• Mixalis J. P.

    100% For some one ignorant until recently of the wine making process (i was only interested on the wine history) is not bad.

  • Carol Lynn Coronios

    Woo-HEE! 90% Thank you, Naked Wines winemakers, for being so generous with your expertise!

  • Peter Robinson

    70% although I should have got another 1 correct had I not bottled it (pardon the pun) 😉

  • GeveryC

    100%, would be embarrassed with less. More quizzes please!

  • Simeon Rosset

    Yea 100% but as a professional butler I have no excuse for less…

  • Fraser Bailey

    70% although I would say that I got question 10 half right, having answered A. Whatever, all those visits to wine makers are slowly paying off. On the subject of stainless steel tanks we saw a marvellously primitive example at Frank Peilhot in Savoie the other week that was welded together by his father, many years ago.

  • Mark Calkin

    10/10 thank you WSET!

  • Jason Lewis

    The pronounced eucalyptus note is just that: eucalyptus. It comes from the trees planted as windbreaks in Napa (and elsewhere). Heitz Cellars’ “Martha’s Vineyard” Cabernet, the poster child for eucalyptus/mint in wine, comes from the fact that the vineyard is surrounded on three sides by eucalyptus trees. At one winery I worked with, their Cab vineyard had such a windbreak. The 10 rows closest to the eucalyptus trees were always harvested, fermented, and aged separately from the rest. The eucalyptus note was so pronounced in that lot — separate from the rest of the vineyard — that only a little of that wine would be added back for the final blend. Use it all, and that character would be overwhelming . . .

  • jppassarinho

    I’ ve scored 80% but one of the questions was answered by my wife because she insist that rosé must have cold pressing and I know that the answer it’s because it need’s less time contact with the skins. The other acknowledge was the first but this is because I had a doubt with the “racked” expression. Well, althought some mistakes the quiz have some incorrect optional answers, like the question 9, because the rose is made like some white wines, don’t have contact with skins, not one day. The grapes enter in the winery direct to pressing and just fermented the must, even if it goes to tank and not for pressing direct, it couldn’t have too much time with the skins because extract too much color.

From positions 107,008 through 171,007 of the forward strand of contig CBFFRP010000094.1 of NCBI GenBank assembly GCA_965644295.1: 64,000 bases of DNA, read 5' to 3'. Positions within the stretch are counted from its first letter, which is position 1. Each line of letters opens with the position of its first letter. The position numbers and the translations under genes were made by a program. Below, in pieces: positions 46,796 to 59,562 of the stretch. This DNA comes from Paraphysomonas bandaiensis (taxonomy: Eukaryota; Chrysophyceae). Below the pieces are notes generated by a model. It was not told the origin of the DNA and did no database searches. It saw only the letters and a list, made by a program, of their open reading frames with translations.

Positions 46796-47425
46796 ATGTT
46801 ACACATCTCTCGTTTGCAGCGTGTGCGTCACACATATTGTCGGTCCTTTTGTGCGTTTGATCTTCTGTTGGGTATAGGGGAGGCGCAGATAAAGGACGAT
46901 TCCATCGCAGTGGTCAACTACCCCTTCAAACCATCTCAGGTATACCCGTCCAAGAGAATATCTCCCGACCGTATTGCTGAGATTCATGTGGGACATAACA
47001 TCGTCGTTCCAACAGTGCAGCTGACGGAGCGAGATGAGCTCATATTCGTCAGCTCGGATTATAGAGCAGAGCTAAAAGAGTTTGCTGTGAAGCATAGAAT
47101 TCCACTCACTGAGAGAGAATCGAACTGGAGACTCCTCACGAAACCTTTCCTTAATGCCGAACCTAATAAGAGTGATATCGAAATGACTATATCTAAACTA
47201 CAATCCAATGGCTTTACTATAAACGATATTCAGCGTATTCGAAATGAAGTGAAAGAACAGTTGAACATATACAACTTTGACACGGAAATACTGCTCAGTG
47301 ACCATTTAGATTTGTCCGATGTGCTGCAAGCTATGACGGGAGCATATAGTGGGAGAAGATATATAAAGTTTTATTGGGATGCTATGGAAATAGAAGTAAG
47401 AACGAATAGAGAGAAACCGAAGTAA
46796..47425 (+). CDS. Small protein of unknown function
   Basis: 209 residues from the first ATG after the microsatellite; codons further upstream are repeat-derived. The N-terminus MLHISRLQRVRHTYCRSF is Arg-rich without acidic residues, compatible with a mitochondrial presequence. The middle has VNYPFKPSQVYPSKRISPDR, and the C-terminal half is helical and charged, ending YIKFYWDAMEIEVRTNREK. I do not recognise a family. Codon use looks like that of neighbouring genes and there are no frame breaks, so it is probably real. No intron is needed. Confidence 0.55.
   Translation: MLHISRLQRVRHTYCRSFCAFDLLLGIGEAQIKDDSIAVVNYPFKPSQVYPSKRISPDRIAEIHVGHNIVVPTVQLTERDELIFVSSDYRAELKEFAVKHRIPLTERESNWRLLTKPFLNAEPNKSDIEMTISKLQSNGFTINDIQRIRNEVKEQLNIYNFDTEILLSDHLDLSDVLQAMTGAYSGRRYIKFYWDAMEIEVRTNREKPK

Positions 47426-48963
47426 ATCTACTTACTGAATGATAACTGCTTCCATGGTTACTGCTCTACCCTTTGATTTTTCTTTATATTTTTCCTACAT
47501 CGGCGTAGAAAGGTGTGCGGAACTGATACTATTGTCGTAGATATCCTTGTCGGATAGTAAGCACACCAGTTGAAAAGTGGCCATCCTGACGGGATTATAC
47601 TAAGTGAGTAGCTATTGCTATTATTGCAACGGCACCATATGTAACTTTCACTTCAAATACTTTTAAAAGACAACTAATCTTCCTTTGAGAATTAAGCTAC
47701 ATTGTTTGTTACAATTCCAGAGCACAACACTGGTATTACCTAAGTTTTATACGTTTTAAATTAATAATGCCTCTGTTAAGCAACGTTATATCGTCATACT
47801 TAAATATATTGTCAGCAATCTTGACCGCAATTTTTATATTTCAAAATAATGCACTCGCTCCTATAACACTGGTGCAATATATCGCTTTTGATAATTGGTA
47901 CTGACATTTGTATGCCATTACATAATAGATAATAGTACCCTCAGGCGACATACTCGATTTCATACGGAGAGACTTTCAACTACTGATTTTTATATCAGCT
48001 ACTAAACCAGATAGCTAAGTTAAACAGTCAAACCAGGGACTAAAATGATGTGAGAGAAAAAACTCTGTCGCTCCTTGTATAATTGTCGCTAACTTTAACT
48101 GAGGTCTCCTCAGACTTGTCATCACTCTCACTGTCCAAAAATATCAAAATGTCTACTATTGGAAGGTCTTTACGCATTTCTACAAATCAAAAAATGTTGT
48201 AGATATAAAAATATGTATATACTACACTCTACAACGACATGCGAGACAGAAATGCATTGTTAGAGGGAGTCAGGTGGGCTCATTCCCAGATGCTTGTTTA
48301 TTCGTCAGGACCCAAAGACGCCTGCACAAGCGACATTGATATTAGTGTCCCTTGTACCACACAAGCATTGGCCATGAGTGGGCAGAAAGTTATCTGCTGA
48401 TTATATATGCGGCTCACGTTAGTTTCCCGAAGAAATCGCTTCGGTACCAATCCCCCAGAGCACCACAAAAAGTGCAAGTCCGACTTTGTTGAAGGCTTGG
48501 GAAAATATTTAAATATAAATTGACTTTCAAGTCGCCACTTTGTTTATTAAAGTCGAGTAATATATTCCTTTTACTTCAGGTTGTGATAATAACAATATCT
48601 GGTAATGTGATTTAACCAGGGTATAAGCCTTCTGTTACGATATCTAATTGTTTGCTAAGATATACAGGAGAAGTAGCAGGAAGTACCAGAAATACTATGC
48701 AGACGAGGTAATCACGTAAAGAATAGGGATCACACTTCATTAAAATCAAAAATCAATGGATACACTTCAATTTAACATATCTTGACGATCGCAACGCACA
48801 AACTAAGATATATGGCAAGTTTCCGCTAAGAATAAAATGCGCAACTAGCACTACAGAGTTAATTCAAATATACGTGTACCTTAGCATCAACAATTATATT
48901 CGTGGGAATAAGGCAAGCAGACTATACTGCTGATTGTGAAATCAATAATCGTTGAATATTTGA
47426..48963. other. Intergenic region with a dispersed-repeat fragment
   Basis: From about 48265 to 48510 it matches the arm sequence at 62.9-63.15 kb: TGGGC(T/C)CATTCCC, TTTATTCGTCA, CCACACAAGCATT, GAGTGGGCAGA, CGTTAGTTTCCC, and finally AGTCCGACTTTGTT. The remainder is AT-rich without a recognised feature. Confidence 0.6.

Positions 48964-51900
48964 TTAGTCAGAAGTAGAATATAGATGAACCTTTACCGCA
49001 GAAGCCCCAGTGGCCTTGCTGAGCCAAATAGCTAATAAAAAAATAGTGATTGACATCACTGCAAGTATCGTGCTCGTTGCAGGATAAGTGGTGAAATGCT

• Saffredi

    Hello George, there is not just one type of Amercian oak. Neither is there just one type of French oak. Eucalyptus or mint aromas have little or nothing to do with the oak. These aromas are typical for New World Cabernet Sauvignon. Eucalyptus especially in Cabernets from Australia and mint in Cabernets from South Africa. I have tasted many of them, very few were matured in American oak, but most of them were matured in French oak. These aromas are the result of the terroir and grape varietal. E.g. a Pinot Noir from Oregon, matured in American oak, shows no notes of eucalyptus or mint. Lodi Zinfandel on the other hand, as well as some Syrah wines (from both the States and France), can display minty aromas. It is not the oak that develops these notes in the wine.

  • George P

    I scored 100% but there is a flaw with question #4; anyone who has used American oak in the maturation process will know that it is not vanilla and spice that American oak will impart rather a more pronounced eucalyptus note or mint character. this herbal note is unique to American oak.